Free newspaper entrepreneur Chris Bullivant has vowed to launch a newspaper in Birmingham after claiming that he was forced out of the bidding race to buy the Birmingham Mail by its owner Trinity Mirror.
Bullivant, who publishes free newspapers in the West Midlands, said that Trinity had eliminated ‘important information’from documents and the prospectus given to the other candidates in the bidding war for its Midlands titles, making it impossible for him to continue in the race.
He told Press Gazette: ‘Trinity didn’t give us the papers we needed; they gave us mainly blank pages as far as we are concerned, because we are competitors.
‘I am very disappointed and I think we weren’t dealt with fairly because of the obliteration of information that apparently every other candidate had. There were 10 or 15 pages of A4 and a prospectus of around 80 pages, and a lot of the important information was missed out.
‘I think they were concerned that we were trade competitors. Because we couldn’t get enough information we had to withdraw.’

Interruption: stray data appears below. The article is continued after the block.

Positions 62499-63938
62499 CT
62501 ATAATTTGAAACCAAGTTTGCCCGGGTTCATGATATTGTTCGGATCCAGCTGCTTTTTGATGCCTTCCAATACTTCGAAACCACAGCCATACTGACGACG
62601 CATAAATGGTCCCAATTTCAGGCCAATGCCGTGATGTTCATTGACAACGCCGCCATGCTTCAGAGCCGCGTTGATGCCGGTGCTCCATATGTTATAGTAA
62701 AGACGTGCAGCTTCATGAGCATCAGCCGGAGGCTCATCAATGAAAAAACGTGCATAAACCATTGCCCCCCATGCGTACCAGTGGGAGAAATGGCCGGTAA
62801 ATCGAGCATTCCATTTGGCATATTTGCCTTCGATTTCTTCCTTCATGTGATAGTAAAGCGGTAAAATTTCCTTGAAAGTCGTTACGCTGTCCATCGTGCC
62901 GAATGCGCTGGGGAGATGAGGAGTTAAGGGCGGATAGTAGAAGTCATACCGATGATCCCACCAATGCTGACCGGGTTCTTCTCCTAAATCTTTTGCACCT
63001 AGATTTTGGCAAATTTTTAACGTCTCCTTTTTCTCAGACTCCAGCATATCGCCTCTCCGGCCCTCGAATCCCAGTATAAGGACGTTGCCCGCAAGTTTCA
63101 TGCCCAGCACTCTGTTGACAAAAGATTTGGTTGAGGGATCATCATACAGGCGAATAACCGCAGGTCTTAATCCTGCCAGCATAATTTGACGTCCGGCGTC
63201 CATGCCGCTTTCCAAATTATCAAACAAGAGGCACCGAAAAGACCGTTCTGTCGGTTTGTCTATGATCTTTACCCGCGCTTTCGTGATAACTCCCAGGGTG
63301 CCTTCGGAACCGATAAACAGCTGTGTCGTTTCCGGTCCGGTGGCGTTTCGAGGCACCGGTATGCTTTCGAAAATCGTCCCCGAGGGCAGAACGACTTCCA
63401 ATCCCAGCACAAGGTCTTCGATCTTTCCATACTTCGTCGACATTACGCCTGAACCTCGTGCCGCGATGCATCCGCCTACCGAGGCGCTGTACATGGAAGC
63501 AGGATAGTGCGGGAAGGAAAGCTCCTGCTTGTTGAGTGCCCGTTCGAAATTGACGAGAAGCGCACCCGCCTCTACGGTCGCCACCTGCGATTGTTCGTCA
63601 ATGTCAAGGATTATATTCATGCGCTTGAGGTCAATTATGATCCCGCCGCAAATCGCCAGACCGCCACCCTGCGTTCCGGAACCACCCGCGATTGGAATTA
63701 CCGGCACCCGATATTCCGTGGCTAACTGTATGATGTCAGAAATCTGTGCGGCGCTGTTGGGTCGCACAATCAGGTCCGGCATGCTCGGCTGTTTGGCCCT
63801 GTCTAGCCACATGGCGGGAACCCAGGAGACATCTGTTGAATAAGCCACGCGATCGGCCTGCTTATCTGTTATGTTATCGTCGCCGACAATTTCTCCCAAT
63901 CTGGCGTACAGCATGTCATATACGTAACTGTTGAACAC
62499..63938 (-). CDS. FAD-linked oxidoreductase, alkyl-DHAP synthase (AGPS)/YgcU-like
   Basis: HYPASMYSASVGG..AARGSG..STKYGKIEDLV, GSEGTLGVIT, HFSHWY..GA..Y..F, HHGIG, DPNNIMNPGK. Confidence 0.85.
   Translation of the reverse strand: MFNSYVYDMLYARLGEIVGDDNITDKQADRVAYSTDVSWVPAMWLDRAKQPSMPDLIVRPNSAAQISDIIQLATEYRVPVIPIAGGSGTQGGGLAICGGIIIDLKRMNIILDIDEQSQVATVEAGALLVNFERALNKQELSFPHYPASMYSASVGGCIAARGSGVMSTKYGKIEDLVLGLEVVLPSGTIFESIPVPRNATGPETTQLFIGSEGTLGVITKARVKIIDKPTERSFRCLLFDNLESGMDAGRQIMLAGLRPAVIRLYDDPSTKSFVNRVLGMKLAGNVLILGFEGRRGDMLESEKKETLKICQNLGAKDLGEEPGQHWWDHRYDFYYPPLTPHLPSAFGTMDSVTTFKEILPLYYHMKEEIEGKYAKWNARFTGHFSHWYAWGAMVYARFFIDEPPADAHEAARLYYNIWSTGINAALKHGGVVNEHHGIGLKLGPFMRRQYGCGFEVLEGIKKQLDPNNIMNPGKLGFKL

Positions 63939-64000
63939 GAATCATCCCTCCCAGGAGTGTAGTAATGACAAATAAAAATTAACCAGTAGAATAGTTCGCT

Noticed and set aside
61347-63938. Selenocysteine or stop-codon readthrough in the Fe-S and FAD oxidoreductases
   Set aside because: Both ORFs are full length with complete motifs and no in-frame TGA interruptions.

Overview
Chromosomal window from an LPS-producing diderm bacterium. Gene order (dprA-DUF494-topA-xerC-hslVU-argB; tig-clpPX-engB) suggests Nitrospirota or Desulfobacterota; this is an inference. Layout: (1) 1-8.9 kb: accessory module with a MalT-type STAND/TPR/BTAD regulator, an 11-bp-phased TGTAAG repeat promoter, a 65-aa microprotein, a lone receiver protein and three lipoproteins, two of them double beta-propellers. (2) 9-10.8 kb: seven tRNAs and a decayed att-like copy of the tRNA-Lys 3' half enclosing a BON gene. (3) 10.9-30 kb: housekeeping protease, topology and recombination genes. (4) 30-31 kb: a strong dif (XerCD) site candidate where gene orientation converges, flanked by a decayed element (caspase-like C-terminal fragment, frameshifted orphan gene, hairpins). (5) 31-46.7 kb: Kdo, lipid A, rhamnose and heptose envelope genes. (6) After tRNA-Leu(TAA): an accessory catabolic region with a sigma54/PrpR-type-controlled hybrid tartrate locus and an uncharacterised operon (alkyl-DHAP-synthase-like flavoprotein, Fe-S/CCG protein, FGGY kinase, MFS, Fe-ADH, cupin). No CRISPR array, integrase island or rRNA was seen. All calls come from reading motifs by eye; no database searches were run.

Bullivant’s company, Observer Standard Newspapers, publishes 17 free titles across Warwickshire, Worcestershire and the West Midlands. In 1985 he launched a free Birmingham paper, the Daily News, which was bought out by Trinity.
‘I’ve launched in the Midlands three times, and believe me there will be a fourth time. Birmingham is in my sight,’he said.
Bullivant added that, in the event of a rumoured management buy-out, he believed that the company would be likely to follow the Manchester Evening News’s strategy of a partpaid/part-free title.
‘I think that the Birmingham Mail has become a poor vehicle for advertising and all newspapers are dependent to the tune of 80 per cent on adverting at least, even the paid-for ones. When I worked for the Birmingham Mail 40 years ago the circulation was just under 400,000 and now it’s just over 70,000,’he said.
‘I’m not in favour of the partpaid/ part-free strategy, but I think that if the management take over in Birmingham then that’s what they will do.
‘I don’t think you can go far wrong if you follow the Manchester Evening News but I don’t have any great faith in the long run for any of these metropolitan evenings. I believe they will be doomed in favour of the internet and other sources.”
It is understood that the deal is likely to go ahead in early September after the due diligence process.
Trinity Mirror would not comment.